RH: It was a complicated show to make, which is why I’m particularly proud of the boys and girls that made it. It was ambitious. We’re trying to take on the challenge of filming and working in sometimes hostile and difficult environments, making it about people who are very focused on their job, but don’t necessarily want a TV crew hanging around them. It’s a lot of charm on their part to get us access.
NP: The people watching Richard Hammond’s Big won’t have that first-hand experience; their access comes through you. So is there anything you want TV viewers to come away with?
RH: The sense that it’s our right to be interested in these things. Again, that partly stems from me not being an engineer, so the program isn’t about how much I know about these things. It’s about taking you on a journey to uncover what they are and how they work and how exciting they are. And to that end, total success for me would be people taking anything and talking about it to their mates. Every episode has those moments; just interesting nuggets of information and insight.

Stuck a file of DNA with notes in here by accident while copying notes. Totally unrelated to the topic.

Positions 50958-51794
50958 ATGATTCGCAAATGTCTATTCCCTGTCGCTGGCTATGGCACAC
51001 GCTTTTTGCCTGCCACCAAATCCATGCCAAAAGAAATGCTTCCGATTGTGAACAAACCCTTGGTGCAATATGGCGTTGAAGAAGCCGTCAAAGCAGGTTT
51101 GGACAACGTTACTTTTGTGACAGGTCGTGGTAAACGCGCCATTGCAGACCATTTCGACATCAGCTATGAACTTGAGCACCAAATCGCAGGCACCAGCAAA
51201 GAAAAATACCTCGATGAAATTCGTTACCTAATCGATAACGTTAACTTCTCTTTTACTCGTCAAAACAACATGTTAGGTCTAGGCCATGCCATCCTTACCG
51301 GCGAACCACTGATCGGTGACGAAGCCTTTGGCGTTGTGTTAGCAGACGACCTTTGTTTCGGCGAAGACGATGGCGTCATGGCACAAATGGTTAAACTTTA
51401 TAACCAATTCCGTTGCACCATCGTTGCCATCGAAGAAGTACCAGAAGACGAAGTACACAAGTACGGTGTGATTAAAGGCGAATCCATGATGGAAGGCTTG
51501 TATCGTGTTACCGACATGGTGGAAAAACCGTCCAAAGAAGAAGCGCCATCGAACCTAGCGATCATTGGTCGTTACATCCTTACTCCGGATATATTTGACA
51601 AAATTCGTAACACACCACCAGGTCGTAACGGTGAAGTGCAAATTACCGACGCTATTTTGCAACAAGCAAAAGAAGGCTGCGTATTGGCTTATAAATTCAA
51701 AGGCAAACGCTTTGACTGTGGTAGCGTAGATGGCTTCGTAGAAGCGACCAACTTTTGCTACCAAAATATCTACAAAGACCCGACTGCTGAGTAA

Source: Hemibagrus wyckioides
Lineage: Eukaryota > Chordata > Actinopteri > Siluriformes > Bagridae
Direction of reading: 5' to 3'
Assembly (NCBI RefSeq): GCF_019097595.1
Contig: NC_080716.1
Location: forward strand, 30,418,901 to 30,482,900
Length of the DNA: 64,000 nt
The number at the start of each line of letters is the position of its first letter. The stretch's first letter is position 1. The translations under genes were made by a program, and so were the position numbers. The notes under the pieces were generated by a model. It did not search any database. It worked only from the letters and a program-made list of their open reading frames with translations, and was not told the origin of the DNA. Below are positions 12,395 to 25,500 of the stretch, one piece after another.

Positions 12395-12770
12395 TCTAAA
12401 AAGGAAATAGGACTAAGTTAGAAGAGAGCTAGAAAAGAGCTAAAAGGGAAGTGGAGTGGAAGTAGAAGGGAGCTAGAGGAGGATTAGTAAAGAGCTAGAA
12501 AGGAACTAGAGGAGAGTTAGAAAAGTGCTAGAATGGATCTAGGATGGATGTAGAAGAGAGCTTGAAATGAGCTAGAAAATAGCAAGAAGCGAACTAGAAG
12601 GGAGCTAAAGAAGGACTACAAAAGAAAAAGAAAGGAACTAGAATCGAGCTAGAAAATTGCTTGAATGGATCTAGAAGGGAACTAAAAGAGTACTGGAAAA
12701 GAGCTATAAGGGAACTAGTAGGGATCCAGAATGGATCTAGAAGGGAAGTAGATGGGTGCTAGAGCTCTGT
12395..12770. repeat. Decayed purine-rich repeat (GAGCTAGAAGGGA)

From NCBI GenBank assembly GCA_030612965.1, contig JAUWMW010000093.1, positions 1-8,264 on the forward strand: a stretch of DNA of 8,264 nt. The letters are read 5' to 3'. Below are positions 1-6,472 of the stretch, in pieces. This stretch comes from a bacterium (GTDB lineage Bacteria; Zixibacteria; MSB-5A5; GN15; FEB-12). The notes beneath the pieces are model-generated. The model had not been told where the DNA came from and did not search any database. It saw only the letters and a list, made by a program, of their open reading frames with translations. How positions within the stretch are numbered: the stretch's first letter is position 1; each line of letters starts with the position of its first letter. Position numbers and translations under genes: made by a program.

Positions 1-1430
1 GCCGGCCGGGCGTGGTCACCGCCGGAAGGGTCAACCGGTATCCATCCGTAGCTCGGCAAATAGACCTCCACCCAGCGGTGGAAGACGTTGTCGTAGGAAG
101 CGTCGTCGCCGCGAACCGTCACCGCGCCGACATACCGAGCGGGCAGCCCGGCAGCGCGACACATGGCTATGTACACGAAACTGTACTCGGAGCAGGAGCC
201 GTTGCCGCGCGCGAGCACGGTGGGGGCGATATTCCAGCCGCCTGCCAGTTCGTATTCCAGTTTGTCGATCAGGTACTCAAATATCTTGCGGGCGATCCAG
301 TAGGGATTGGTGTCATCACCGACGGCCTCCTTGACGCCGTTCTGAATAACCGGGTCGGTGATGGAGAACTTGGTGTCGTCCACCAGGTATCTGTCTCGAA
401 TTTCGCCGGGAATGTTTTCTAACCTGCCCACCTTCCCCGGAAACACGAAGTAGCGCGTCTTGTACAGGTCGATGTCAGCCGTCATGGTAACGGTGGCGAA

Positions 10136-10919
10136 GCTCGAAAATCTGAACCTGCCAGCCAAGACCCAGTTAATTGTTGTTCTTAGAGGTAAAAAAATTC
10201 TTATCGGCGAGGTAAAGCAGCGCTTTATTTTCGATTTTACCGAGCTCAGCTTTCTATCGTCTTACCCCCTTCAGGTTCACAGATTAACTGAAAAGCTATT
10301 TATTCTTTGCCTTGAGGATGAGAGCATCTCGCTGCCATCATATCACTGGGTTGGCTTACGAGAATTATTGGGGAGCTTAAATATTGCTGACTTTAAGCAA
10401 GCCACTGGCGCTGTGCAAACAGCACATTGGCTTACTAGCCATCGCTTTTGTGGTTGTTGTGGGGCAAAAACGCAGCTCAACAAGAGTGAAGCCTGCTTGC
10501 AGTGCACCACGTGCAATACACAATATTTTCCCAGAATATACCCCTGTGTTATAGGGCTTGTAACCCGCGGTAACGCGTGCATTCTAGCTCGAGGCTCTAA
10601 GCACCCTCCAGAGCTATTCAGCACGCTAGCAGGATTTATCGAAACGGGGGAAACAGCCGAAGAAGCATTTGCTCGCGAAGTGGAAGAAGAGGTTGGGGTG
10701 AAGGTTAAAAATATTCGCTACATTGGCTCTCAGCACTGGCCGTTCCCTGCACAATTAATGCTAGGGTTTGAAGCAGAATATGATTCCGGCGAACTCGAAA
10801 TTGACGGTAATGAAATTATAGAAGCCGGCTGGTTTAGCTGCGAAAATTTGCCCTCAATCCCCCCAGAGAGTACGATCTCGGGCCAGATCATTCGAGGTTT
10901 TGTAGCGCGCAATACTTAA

Equally, on a slightly deeper level, if anybody watching thinks “wow, engineering! I want to go that way,” then that’s amazing. I think engineers will be our future. A new breed of engineers are going to be needed as we face challenges going forward. And if anybody watching this thinks “I could find a role for myself in there,” then that’s brilliant.
NP: That’s something that’s been overlooked about your career, too. You’ve helped further science education for a lot of people, whether it’s teaching us not to put Christmas lights in the microwave on Brainiac or explaining some of the world’s engineering challenges. What’s one piece of advice that Richard Hammond would pass on to his fans?
RH: Above all else, it’s the importance of engineers and engineering. I think that’s what [Richard Hammond’s Big] is about: celebrating the work that the men and women we meet in the show do. I think they’re a really important breed of people.
New episodes of Richard Hammond’s Big air Wednesdays at 10 p.m. ET/PT on Science Channel.